All must help in war time, and none are too young

The people of Bracknell were sending photographs of home to loved ones at the front, while those at Cranbourne were urged to save money by giving children home made jam instead of treacle.

BRACKNELL

SNAPSHOTS

The Y.M.C.A. have a scheme on hand to cheer our gallant Soldiers and Sailors on active service. It is not money they ask for, only snapshots for our men, pictures of their little children, dear friends and relations. Helpers are wanted and wanted at once, so anyone with a camera who is willing to assist should at once communicate with Mrs. Vlasto, Binfield Park, who is Secretary for this district.

Many brave men have gone from this neighbourhood and their relations and friends are invited to write to Mrs. Vlasto, who will then arrange with as little delay as possible for photographs to be taken and forwarded. We know what a joy these pictures of home will be to our men.

CRANBOURNE

The voluntary enumerators for Cranbourne in connection with the making of the National Register were Mr. L. Creasy, Mr. R. Martin, Mr. Maxwell Williams.

We print below the rest of Mrs. Smith’s letter.

As for jam, the little ones need it. Make what you can at home. It is a lot of bother, and is cheaper, but good. Mrs. Dash will lend her preserving pan all along the road, now that it is war time. If you eat the jam quick as it is made, you may skimp the sugar. Boil the fruit till tender. Then add the sugar, and boil short and sharp. If it boils till it begins to brown, that shows it is wasting away.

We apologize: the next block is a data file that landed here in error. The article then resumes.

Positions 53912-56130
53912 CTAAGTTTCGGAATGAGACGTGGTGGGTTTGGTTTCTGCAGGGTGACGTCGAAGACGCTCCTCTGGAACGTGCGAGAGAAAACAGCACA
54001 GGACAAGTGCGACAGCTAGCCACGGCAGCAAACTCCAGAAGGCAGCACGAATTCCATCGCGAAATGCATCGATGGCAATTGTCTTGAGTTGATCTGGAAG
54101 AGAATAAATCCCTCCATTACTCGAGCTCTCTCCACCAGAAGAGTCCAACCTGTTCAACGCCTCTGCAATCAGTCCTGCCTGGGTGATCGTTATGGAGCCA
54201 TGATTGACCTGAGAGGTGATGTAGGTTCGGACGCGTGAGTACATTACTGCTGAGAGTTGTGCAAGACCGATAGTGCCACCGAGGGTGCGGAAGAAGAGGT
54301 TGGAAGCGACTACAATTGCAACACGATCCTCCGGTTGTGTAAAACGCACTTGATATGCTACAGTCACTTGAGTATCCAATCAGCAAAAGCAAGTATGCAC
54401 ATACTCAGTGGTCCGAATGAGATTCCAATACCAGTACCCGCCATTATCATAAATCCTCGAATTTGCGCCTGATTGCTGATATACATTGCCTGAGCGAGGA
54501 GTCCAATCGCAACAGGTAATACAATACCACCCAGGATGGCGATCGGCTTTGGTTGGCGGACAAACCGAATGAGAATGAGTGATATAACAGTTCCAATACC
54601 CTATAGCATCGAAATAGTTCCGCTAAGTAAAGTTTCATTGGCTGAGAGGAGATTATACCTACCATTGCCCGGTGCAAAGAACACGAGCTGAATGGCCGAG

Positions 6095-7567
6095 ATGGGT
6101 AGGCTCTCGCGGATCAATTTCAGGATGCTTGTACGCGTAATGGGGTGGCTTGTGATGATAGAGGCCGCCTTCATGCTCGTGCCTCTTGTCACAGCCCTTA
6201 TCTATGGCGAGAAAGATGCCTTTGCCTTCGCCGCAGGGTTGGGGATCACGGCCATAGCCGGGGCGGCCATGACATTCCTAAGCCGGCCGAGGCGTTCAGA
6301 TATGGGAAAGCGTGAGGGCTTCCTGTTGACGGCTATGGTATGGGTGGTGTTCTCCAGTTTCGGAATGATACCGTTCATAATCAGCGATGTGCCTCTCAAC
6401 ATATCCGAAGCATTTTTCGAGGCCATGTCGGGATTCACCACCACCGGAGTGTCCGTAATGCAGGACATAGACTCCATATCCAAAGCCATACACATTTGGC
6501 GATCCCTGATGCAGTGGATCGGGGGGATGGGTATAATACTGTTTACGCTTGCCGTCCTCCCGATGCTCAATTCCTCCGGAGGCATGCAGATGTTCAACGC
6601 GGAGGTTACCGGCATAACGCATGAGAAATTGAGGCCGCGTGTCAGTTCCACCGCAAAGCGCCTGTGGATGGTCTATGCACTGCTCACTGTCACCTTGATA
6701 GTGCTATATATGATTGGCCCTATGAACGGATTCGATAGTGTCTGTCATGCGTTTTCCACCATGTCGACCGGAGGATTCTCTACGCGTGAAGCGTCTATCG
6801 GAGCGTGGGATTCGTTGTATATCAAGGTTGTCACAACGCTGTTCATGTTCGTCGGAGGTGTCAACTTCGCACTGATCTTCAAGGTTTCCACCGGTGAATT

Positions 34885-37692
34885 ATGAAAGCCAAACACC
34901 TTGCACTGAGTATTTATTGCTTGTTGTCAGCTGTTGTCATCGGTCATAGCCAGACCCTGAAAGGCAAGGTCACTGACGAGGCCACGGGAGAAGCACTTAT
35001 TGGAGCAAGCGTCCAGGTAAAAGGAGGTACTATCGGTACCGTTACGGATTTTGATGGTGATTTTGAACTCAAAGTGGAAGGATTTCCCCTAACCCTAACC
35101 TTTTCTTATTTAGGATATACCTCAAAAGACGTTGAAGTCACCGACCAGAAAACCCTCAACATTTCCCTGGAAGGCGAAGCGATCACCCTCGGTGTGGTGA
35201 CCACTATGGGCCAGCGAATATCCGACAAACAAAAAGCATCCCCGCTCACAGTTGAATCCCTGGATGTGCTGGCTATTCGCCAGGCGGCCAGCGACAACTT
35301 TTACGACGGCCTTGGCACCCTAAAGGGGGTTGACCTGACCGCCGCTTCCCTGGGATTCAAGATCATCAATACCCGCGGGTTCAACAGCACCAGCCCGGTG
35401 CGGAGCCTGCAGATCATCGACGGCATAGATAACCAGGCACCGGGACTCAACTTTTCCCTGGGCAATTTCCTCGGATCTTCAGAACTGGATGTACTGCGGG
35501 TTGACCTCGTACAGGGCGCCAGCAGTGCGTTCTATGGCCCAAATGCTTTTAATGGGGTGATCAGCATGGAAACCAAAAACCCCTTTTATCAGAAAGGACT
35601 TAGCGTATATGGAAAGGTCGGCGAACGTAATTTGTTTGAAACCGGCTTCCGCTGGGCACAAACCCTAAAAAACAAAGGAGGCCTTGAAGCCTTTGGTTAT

Treacle pleases most children, but that gain comes from foreign parts, I fancy. Make the children save their half-pence, too. This sounds rather strict, but once taught to save, they are proud of it, and they learn to say “no” to temptation, which is half the battle of life. All must help in war time, and none are too young. Save the odds and ends, pieces of paper and string, jam glasses, old tins, pins, corks. It is true I am afraid that we are a wasteful nation, so let us try and learn our lesson during what will be for ever known as “the great war.”

I am forgetting the tea. Our tea is now so dear, and may be much dearer. When you only want one cup, or a cup for yourself and a friend, at odd times, use a penny strainer. Stand it over the cup, with a pinch of tea, and pour the water very slowly through it. It will taste alright and save half the tea. Cold tea with no milk, very weak, and if you can manage it, a squeeze of lemon, makes a refreshing drink. One of Queen Victoria’s doctors told me of this, to use in sickness or health. You could make this from the tea leaves, and still have them to sweep with. Now I must conclude, from your sincere friend and well-wisher.

MRS. SMITH.

WINKFIELD

Our Choir men have again unselfishly foregone their excursion this year in order that the burden on Church expenses may be lessened and enable more offertories to be given to War funds, and also that each of their brother members at the Front might receive a special present and token of remembrance.


Winkfield District Magazine, September 1915 (D/P151/28A/7/9)